Book Review – The Hard Thing About Hard Things

A16Z’s Ben Horowitz published an excellent book earlier this year on the many issues a CEO/founder runs into when building a business and sprinkles in a lot of anecdotes and tidbits he learned along the way as a successful CEO and founder himself.  Check the book out here!

Name: The Hard Thing About Hard Things: Building a Business When There Are No Easy Answershard things

Overview: This book dives into many aspects of Ben’s career and life and how he was able to navigate the exceedingly difficult path that is creating and growing a successful company.  Along the way he details his trials and tribulations with Opsware/Loudcloud, his enterprise software company he ended up selling to HP, some advice on how to hire, fire, and retain talent, and our favorite part, a mention of his good product manager/bad product manager mantra!

Invest, Invest with Participating Liquidation Preferences, or Pass: Invest!

Investment Thesis: Much like Venture Deals is for aspiring VC’s/Founders who want to learn term sheets, The Hard Things is an absolute MUST READ for anyone who aspires to be a CEO or successfully manage a business one day. It is an in-your-face and to-the-point book that provides great advice and context for anyone who is looking to head down the startup/CEO pathway.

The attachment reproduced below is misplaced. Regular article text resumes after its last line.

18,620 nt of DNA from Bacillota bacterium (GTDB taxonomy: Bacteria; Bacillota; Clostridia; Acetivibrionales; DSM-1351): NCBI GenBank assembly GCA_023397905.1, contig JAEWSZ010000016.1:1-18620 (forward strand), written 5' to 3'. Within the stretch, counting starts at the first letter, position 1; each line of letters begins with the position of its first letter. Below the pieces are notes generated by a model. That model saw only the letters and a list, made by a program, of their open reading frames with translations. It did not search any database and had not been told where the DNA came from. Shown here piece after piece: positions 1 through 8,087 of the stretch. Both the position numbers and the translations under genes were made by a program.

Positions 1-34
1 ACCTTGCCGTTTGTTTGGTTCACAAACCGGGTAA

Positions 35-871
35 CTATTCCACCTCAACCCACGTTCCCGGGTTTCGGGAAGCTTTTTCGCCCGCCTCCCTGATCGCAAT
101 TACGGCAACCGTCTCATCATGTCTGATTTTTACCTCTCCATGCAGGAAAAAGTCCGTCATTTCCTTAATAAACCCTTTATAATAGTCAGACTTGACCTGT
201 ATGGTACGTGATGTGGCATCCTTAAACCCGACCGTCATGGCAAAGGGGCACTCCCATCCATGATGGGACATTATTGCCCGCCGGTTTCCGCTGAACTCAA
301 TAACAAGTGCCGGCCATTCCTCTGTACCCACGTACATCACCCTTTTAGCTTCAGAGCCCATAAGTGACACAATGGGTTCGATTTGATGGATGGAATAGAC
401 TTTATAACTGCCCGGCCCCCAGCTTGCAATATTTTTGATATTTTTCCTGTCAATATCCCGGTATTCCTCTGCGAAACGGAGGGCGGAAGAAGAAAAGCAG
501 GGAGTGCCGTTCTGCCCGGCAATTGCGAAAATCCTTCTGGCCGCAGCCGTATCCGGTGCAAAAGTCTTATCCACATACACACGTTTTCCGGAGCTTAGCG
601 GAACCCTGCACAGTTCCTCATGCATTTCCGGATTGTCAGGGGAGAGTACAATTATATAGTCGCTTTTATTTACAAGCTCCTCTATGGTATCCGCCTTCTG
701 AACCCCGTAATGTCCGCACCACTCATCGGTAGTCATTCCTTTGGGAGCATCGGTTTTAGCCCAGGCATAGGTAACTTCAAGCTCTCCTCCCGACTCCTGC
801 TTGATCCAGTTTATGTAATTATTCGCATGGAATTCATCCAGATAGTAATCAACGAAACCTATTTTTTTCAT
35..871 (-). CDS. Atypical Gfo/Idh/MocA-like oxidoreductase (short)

Round of the Week – SpoonRocket


Is “On-Demand Delivery Dining” the food equivalent of the Mobile Payments battle of 2014?  We seem to be seeing a lot of companies (we see you Sprig, Plated, Blue Apron, GrubHubMunchery…) in the space raising rounds recently, and SpoonRocket is no exception.  They recently raised an $11M A round to further their mission of creating the “Most Convenient Meal Ever”.

Name: SpoonRocket


Funding to Date: $13.5M ($2.5M Seed, $11M A)

Deal Notables: With all the movement in the space recently, we wonder how everything will shake out.  It appears there are a few avenues that these companies can travel down (ready to eat: SpoonRocket, cook yourself: Blue Apron, standard delivery of existing restaurants: GrubHub).  We like the fact SpoonRocket claims and $8 fee and under 10 minute delivery in the ready to eat category, but are very interested in finding out what the proper logistical balance is to keep supply and demand in check with the pricing/delivery parameter when they eventually scale the business to greater/more disperse locations.